She also took me to an ice cream place with 238 flavours, which is exactly as overwhelming as you think it is. Chestnut and apple-wasabi and fruits I'd never heard of, chocolate sorbetto and mint cookie dough and a decent cinnamon. And just under a mile from the apartment, which seems potentially dangerous. (I still think of the apartment as "the new place." I suppose that'll change eventually.)

The apartment is slowly starting to look inhabited. Art's going up, the bed in the second bedroom is together, we're down to a very few boxen. We're having folks over this coming Sunday so that's a deadline of sorts for figuring out large-art, I guess.

Work is threatening to be intensely stupid in the near-term, but so far it's only threatening. A terrible customer keeps requesting detailed documentation of a kind that we don't provide, for free. Last month someone finally said "okay, we're gonna write up how much work that will take and how much it'll cost them, and they can either pay up or shut up." We put that together (verdict: roughly nine person-months) and handed it to the appropriate people. Today we've been asked to revisit this estimate, and provide how long it'll take if we all pitch in rather than having just one person. This ... seems ominous. Big customer meeting tomorrow, after which I guess we'll hear whether they pay up or shut up. Hoping desperately for the latter. Harbouring secret thoughts of a career shift, though god only knows to what.

Viola continues. I'm beginning to learn how to shift, which means revisiting how I hold my left hand, which has me feeling again like I have little idea what I'm doing. I am also beginning to develop, mm, not just a sense of musicality (though that too) but the ability to translate that into the sound of the piece I'm playing. I suspect that given time I might actually get to a point where I'm happy with how I sound. Though not for a good long while at this rate... Next October makes three years; I'll re-evaluate then.
jazzfish: Jazz Fish: beret, sunglasses, saxophone (Default)
Snoring cat in the catbox.

Black squirrel playing in the snow outside.

Decent tea.

Nobody else around.

I have really missed working from home.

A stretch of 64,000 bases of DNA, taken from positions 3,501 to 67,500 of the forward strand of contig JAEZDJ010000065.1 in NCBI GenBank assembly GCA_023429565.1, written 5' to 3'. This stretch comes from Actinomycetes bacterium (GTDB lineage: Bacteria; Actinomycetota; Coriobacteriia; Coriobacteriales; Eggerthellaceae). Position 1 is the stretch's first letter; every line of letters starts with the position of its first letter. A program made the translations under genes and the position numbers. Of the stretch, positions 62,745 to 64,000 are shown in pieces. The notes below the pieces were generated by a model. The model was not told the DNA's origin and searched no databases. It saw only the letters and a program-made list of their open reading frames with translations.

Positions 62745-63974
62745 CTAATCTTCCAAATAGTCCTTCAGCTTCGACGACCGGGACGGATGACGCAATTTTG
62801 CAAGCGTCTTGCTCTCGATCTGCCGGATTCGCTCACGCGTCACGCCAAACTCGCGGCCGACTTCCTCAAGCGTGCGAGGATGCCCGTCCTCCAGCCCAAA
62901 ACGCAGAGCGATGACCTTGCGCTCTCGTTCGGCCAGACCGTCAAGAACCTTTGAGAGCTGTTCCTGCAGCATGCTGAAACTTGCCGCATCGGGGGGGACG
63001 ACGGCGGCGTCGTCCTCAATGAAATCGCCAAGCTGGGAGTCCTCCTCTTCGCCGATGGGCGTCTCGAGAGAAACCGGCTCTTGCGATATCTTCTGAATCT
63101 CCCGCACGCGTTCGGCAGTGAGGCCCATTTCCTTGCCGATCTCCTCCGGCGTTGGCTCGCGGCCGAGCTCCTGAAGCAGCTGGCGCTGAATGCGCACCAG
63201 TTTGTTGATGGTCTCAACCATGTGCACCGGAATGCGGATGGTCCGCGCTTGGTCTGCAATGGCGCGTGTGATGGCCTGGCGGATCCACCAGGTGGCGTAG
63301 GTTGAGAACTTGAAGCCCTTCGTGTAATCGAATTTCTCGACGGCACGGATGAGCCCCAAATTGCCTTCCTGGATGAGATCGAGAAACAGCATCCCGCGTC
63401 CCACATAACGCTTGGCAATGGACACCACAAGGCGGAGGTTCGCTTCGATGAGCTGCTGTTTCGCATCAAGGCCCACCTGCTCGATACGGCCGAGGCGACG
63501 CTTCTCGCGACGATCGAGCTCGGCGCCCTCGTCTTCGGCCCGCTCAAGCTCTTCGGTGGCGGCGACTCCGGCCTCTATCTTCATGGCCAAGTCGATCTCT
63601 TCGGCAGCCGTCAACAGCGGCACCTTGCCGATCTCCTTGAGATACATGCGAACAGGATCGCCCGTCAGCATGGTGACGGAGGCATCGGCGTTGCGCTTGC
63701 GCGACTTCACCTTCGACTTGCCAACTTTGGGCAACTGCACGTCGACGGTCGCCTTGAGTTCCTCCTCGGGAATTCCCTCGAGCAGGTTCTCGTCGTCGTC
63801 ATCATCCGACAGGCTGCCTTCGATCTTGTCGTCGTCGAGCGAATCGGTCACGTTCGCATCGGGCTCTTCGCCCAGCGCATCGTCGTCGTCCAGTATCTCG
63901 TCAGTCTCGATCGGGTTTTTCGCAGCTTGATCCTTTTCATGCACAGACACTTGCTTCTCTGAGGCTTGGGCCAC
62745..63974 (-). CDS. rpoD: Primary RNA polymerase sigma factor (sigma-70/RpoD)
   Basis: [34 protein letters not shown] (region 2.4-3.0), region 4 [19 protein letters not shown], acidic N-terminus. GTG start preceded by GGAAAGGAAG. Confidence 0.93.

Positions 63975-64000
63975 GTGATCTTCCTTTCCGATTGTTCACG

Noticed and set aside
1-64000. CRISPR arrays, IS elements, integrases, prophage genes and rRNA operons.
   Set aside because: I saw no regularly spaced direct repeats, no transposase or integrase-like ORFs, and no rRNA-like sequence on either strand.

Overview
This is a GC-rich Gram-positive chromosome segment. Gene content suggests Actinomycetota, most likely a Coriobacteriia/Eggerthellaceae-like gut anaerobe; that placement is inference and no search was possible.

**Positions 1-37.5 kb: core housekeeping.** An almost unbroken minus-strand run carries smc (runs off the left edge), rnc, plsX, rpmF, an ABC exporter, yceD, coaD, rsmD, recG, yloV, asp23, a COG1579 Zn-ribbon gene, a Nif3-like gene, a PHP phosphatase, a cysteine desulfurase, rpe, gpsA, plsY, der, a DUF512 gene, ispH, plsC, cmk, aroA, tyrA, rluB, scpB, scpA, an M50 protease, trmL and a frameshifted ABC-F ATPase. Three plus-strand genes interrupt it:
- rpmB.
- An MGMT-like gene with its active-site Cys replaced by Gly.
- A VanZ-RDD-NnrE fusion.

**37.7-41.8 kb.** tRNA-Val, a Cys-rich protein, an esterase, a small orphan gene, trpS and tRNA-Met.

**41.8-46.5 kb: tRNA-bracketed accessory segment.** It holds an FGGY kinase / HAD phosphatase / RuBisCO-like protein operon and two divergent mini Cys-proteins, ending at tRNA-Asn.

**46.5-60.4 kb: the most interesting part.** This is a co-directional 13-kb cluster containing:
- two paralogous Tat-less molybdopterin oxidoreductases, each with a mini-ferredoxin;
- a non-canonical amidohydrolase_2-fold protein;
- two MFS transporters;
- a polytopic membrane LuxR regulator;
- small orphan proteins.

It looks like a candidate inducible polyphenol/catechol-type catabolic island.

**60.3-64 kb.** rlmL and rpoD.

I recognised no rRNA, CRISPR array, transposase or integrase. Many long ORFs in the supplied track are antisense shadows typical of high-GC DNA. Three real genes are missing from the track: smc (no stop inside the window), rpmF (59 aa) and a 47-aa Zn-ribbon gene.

jazzfish: Pig from "Pearls Before Swine" standing next to a Ball O'Splendid Isolation (Ball O'Splendid Isolation)
I don't know if I ever actually saw this or if I just heard about it, but:

Abby had, at her desk at work, a sign that read HOPE IS THE THING WITH FEATHERS with a vulture perched beneath it. Or maybe on it, that seems more likely.

Which, I just now realised, is why references to 'the thing with feathers' always make me think of vultures. I suspect this was not actually Emily Dickinson's intent, but there it is.

i miss you, abby.
jazzfish: Jazz Fish: beret, sunglasses, saxophone (Default)
Over the weekend [personal profile] uilos and I went down to the states for a Mouths of Babes show. We ended up in a wine bar in Gig Harbor, WA, which appears to be a high-end waterfront community. It's located southwest of Seattle, across the Tacoma Narrows bridge. As a sometime engineering student this holds serious historical interest for me. I can vouch for the strong gusts of wind on the way back, though luckily the new bridge doesn't actually twist in the breeze.

The show itself was pretty great. Ty is still amazing, and for whatever reason I like Ingrid Elizabeth more live than in studio recordings. "Beehive" is fantastic, and Ty did "Amaze Me" (the 9/11 song) and "Young James Dean" (possibly the most Ty of the Girlyman songs). And of course, of course, "Brighter In the Dark" was written for a friend of Ty's who killed herself last year, which meant that we both sat in the back with tears pouring down our faces.

Yesterday there was ice cream, though no cake.



Today I have:
  • Watered my plant. I mean, this is an ongoing thing, but it's also a thing that makes the world a very tiny bit better, so. (Plant was a gift from a friend, and had died back almost entirely over the summer due to being accidentally starved of water. It's been encouraging to watch the shoots poke up and unfurl into leaves this fall and winter. Any metaphorical similarities to the current life situation of this journal writer are left as an exercise for the audience.)
  • Wrote to Jen Mooney, one of my college profs (RenLit and Tech Writing), to let her know that her classes meant something to me. I keep in touch with her via occasional Facebook comments, but that's not the same.
  • Signed up for Evo, the other Vancouver carshare, because I'm tired of being annoyed by seeing Evo cars around when I'm looking for a car2go.
  • Written an email to my folks that I've been composing in my head for a couple of weeks now, because the political events of the weekend warranted mention.
  • Done a nontrivial amount of actual work for work.
Tonight, laundry and general chilling.

Could be worse.

la

Jan. 23rd, 2017 08:37 am
jazzfish: A small grey Totoro, turning around. (Totoro)
First day running since ... Coal Harbour, so, 2014. Mildly stiff, but no persistent difficulty breathing despite being out in just-over-freezing weather. Suspect my legs will not be best pleased by the standing desk today.

Also, my quest to become unrecognisable to everyone who's known me for a decade continues. It started with contact lenses in November. Now that my razor's died I'm experimenting with this whole "not shaving" thing. Should be interesting. So far it's been three days and I haven't quite felt the need to claw my face off.

Other than that this morning I've watered my plant and turned off some jerk's phone that wouldn't stop ringing, and now I get to go sit through an R&D meeting. I suspect that my motivation may be slipping.